“In the dressing room before the game against Italy, Tele mentioned the fact that a draw would be enough to see us through – but only to remind us not to relax,” Zico recalled.
“He would never tell us to hold back. Our commitment was always to go for the win. That was the true Brazilian way.”
“You play there. Is there anything you want to say about them?” Santana had waited until the end of his team talk to address Falcao.
“Some of the lads were teasing me and saying it must have been quite easy to earn a living in Serie A,” he remembered.
“But I did tell them Italy were a much better team than their results suggested.”
Falcao was anxious because he was a Serie A player and would be meeting the teammates of Roma and for which he could feel the pressure on him.
Rossi had yet to score and the Italian media were screaming for Bearzot to drop him.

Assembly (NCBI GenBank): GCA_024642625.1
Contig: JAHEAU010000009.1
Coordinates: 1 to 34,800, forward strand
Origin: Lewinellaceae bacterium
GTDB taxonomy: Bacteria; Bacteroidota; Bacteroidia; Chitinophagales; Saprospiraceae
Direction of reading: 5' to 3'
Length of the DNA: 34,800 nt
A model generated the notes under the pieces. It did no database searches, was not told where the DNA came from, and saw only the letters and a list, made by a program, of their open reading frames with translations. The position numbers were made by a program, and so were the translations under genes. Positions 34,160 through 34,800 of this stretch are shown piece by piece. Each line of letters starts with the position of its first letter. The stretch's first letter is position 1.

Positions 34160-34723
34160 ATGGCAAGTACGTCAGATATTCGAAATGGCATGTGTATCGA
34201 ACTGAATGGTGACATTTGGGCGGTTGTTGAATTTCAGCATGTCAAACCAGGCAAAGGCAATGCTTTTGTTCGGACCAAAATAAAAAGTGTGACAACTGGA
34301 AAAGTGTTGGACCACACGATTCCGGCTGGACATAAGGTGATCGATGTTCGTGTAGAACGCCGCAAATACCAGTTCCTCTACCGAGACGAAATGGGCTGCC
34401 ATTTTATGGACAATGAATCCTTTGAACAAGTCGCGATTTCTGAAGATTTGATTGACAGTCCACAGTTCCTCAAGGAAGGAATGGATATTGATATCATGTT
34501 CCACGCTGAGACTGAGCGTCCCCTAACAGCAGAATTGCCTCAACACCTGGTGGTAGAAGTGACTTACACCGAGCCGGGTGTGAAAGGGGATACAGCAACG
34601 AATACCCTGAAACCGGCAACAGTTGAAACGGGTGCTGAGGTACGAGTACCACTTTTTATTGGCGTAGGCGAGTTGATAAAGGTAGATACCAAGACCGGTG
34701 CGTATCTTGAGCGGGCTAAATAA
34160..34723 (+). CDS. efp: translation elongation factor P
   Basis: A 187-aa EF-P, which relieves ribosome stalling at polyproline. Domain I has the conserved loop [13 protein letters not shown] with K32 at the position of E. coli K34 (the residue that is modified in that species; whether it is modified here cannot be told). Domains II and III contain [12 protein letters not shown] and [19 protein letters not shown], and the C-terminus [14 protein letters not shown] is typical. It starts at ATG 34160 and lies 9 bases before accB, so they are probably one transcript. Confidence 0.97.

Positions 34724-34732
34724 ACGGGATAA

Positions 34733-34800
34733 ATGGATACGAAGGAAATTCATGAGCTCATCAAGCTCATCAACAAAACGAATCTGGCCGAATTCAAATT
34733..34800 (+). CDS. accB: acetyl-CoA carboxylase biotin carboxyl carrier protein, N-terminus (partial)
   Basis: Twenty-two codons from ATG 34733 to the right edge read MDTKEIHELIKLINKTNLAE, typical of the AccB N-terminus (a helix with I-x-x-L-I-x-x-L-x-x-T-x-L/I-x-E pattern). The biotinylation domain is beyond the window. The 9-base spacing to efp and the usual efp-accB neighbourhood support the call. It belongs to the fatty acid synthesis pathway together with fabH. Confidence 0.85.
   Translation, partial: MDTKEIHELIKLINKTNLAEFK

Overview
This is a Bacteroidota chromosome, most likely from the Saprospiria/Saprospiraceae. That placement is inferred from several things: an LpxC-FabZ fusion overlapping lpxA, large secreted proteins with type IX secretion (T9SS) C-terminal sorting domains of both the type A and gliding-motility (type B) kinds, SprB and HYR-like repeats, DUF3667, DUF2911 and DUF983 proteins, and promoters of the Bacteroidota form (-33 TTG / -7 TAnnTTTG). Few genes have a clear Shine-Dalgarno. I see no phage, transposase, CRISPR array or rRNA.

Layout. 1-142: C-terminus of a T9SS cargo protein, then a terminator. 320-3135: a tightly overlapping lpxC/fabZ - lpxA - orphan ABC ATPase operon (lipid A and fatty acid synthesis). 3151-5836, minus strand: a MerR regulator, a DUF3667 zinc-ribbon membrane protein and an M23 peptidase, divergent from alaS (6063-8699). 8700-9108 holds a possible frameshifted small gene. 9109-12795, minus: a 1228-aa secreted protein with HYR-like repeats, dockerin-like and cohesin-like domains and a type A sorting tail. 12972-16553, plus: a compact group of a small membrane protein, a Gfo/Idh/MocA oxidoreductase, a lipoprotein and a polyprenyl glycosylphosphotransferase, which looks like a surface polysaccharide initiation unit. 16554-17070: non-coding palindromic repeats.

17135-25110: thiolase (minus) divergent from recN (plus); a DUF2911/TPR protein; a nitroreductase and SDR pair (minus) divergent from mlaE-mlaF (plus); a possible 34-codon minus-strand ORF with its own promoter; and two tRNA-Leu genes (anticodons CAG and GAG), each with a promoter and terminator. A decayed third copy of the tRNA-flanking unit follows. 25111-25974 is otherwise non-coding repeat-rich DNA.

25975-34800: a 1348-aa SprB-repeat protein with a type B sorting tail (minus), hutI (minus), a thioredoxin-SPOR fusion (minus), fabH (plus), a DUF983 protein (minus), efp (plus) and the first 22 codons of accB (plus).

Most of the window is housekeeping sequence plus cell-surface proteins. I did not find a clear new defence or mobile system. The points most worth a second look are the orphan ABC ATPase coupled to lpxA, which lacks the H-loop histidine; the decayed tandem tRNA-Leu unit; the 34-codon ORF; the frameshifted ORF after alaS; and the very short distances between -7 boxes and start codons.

The striker’s confidence had not been helped by Brazil’s momentum.
“They did not look from this planet,” Rossi would say.
“That Brazil side was the best I had seen. Those players could have worn blindfolds and they would still have known where each other were. As for me, I felt like I was still learning to play football again after the two-year suspension.”
Italy started to attack and pressurize the Brazilian backline.
They looked for an early breakthrough because if they strike first, the Brazilians would go for goals and that will leave their defence vulnerable.
The plan worked.
Bruno Conti dribbled through the Brazilian midfield and created space – passed the ball to the left flank where Antonio Cabrini received the ball in acres of space and crossed the ball to Rossi, who woke up from his nightmare.
Zico, chased relentlessly by the notorious defender Claudio Gentile, who was like a second shadow, would finish the first half with his shirt torn after it had been tugged so much by his marker.
But in a rare escape in the 12th minute, Zico provided Socrates with a perfect assist for the equalizer.
Socrates ran all the way after receiving the relay pass and put the ball through the legs of Dino Zoff.
A classic goal by a classic player.